Taking The First Step Towards Self-Care

by 26Health Staff

You won’t be surprised to learn that the prevalence of depression symptoms in the U.S. increased more than 3-fold during the COVID-19 pandemic, from 8.5% before COVID-19 to 27.8% during COVID-19. No one denies 2020 has been a tough year, and these numbers don’t lie.

We are all hurting. We are all affected. Even if you have been managing your depression symptoms, anxiety, or stress fairly well, it can still be a challenge to keep your head above water during such difficult times. So what do you do if you find yourself in that position?

Start with the Basics of Self-Care

To start with the basics of self-care, think about where you are right now and take it from there. Maslow’s Hierarchy of Needs is a psychological theory commonly presented in the shape of a pyramid. It helps determine what a person’s needs are based on physiology or basic needs, safety, love and belonging, esteem, and self-actualization. Those people who reside in the basic needs or safety section near the bottom of the pyramid, like so many of us are currently, are in what is known as “survival mode.”

Physiology and basic needs include food, water, warmth, and rest or sleep. If you’re not eating or are losing significant amounts of sleep, you need to start there. For loss of appetite, try eating smaller amounts of food, more frequently throughout the day. I like to keep foods around that are easily accessible. I think about my mom’s friends who have young children and how they often keep snack bags in their purses with Goldfish crackers, fruit snacks, or breakfast bars. You are more likely to eat if the food is handy and does not require preparation.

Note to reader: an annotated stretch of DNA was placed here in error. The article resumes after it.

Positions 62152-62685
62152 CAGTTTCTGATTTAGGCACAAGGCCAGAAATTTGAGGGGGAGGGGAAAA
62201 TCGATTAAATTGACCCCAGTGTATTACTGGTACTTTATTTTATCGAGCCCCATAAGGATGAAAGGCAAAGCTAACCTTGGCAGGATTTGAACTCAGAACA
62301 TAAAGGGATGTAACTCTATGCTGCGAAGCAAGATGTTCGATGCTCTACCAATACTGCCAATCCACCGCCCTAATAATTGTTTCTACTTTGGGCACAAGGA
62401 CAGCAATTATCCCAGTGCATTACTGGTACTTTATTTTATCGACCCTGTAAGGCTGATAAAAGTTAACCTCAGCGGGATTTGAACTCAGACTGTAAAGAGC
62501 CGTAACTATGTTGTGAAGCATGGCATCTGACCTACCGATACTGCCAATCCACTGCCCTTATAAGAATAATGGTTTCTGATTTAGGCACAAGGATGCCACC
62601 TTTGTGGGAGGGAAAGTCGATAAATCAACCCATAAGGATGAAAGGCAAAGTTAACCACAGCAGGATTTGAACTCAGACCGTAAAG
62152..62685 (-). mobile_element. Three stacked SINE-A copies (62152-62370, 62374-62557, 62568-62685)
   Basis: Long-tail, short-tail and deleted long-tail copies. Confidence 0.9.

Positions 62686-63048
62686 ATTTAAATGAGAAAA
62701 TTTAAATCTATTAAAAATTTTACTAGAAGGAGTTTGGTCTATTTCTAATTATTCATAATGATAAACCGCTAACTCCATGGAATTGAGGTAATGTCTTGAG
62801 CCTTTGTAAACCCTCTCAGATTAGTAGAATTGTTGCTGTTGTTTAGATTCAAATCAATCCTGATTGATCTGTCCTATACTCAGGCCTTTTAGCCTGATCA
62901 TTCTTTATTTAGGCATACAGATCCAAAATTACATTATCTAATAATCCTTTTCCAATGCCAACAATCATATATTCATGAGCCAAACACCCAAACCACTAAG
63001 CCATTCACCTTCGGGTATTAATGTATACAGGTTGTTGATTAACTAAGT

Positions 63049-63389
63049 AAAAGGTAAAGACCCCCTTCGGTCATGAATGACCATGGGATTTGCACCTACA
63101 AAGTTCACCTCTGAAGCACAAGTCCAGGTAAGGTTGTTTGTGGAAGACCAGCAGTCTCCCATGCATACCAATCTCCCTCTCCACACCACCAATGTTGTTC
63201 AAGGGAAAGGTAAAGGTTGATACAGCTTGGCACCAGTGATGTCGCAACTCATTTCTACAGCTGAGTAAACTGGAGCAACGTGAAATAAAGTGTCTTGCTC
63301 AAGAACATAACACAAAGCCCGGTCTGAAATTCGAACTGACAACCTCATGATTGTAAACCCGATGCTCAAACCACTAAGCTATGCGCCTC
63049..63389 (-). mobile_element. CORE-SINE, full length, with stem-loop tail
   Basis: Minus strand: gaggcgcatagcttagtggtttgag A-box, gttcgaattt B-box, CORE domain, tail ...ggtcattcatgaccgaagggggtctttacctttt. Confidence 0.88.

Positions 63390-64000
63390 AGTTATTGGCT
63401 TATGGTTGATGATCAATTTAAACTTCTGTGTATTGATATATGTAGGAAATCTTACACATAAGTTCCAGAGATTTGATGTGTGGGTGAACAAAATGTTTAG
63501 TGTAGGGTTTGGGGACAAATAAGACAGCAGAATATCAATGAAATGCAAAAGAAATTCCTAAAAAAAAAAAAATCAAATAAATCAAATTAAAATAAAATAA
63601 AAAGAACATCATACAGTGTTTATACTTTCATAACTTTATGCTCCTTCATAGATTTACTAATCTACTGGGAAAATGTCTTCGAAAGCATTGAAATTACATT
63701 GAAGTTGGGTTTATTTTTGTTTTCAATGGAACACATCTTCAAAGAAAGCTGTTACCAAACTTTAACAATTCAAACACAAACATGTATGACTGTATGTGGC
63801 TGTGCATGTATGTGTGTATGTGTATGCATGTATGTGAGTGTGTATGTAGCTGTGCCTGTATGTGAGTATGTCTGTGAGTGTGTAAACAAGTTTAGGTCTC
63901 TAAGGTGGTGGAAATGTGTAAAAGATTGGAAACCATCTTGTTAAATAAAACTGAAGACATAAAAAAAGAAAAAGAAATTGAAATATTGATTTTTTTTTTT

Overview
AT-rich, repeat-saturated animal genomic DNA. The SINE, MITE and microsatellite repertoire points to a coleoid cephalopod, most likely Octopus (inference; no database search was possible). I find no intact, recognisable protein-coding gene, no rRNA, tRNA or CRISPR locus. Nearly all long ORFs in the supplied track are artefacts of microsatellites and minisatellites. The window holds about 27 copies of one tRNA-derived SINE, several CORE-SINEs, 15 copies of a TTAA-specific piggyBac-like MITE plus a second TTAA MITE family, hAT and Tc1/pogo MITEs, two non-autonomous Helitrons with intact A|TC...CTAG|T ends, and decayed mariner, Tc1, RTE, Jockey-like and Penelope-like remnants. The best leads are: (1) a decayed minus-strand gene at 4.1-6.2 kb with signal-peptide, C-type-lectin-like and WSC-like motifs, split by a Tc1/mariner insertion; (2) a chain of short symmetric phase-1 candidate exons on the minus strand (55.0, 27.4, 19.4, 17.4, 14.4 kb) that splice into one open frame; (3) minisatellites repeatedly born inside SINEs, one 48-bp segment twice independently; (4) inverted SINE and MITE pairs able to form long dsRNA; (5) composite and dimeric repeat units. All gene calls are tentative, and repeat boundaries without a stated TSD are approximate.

For issues with sleep, try thinking about what you might be doing (or not doing) that may be contributing to your struggles. Electronics are stimulants. Engaging with your phone, tablet, or laptop before bed could cause you to lose sleep. Watching TV in bed or drinking lots of caffeine can interrupt sleep as well. Try trading out coffee and soft drinks with warm decaf tea with milk. Instead of catching up on your favorite show, try reading a book before bed.

Get Help When You Need It

Another consideration is whether or not you are being safe. Some people in crisis mode turn to self-harming behaviors such as cutting, drinking too much, or turning to drugs. Some can even become dissociative, blacking out while driving, or not remembering whole hours. At this point, you will want to build a strong support system and seek professional help.

Lastly, remember that you are not alone. We’ve all been there at some point. Take this time to reach out to your friends. Think about simple things like taking a hot bath or going on a long walk. At 26Health, we have a medical and mental health clinic, set in a friendly and relaxing environment, that is here to help you. Healing takes time so you have to be patient with yourself, understand that it is a process, and just do SOMETHING. Start somewhere.